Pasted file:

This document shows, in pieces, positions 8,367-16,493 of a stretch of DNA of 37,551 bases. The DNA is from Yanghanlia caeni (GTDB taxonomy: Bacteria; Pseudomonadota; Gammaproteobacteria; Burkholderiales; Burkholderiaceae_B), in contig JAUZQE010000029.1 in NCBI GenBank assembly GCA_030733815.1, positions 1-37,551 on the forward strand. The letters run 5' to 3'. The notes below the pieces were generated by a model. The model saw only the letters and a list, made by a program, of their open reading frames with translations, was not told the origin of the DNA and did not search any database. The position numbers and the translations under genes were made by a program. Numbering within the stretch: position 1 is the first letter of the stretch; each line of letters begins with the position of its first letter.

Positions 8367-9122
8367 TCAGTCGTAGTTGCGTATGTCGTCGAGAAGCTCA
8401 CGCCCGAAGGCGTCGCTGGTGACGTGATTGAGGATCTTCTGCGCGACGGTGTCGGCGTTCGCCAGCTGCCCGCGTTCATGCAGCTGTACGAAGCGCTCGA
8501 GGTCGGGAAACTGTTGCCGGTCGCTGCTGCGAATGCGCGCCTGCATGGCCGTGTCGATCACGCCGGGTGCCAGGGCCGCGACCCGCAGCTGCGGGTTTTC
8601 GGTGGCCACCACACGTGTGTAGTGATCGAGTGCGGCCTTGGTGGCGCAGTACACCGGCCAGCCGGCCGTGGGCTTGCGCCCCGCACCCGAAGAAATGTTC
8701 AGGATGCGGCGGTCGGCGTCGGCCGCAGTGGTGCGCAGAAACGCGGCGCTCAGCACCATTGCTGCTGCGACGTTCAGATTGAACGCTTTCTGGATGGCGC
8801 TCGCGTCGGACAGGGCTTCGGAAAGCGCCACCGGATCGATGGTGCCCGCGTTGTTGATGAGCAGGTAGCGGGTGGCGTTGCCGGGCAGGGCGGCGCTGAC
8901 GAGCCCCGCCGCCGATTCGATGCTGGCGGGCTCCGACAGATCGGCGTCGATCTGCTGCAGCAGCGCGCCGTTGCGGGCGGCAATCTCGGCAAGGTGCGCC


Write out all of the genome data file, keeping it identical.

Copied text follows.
This document shows, in pieces, positions 8,367-16,493 of a stretch of DNA of 37,551 bases. The DNA is from Yanghanlia caeni (GTDB taxonomy: Bacteria; Pseudomonadota; Gammaproteobacteria; Burkholderiales; Burkholderiaceae_B), in contig JAUZQE010000029.1 in NCBI GenBank assembly GCA_030733815.1, positions 1-37,551 on the forward strand. The letters run 5' to 3'. The notes below the pieces were generated by a model. The model saw only the letters and a list, made by a program, of their open reading frames with translations, was not told the origin of the DNA and did not search any database. The position numbers and the translations under genes were made by a program. Numbering within the stretch: position 1 is the first letter of the stretch; each line of letters begins with the position of its first letter.

Positions 8367-9122
8367 TCAGTCGTAGTTGCGTATGTCGTCGAGAAGCTCA
8401 CGCCCGAAGGCGTCGCTGGTGACGTGATTGAGGATCTTCTGCGCGACGGTGTCGGCGTTCGCCAGCTGCCCGCGTTCATGCAGCTGTACGAAGCGCTCGA
8501 GGTCGGGAAACTGTTGCCGGTCGCTGCTGCGAATGCGCGCCTGCATGGCCGTGTCGATCACGCCGGGTGCCAGGGCCGCGACCCGCAGCTGCGGGTTTTC
8601 GGTGGCCACCACACGTGTGTAGTGATCGAGTGCGGCCTTGGTGGCGCAGTACACCGGCCAGCCGGCCGTGGGCTTGCGCCCCGCACCCGAAGAAATGTTC
8701 AGGATGCGGCGGTCGGCGTCGGCCGCAGTGGTGCGCAGAAACGCGGCGCTCAGCACCATTGCTGCTGCGACGTTCAGATTGAACGCTTTCTGGATGGCGC
8801 TCGCGTCGGACAGGGCTTCGGAAAGCGCCACCGGATCGATGGTGCCCGCGTTGTTGATGAGCAGGTAGCGGGTGGCGTTGCCGGGCAGGGCGGCGCTGAC
8901 GAGCCCCGCCGCCGATTCGATGCTGGCGGGCTCCGACAGATCGGCGTCGATCTGCTGCAGCAGCGCGCCGTTGCGGGCGGCAATCTCGGCAAGGTGCGCC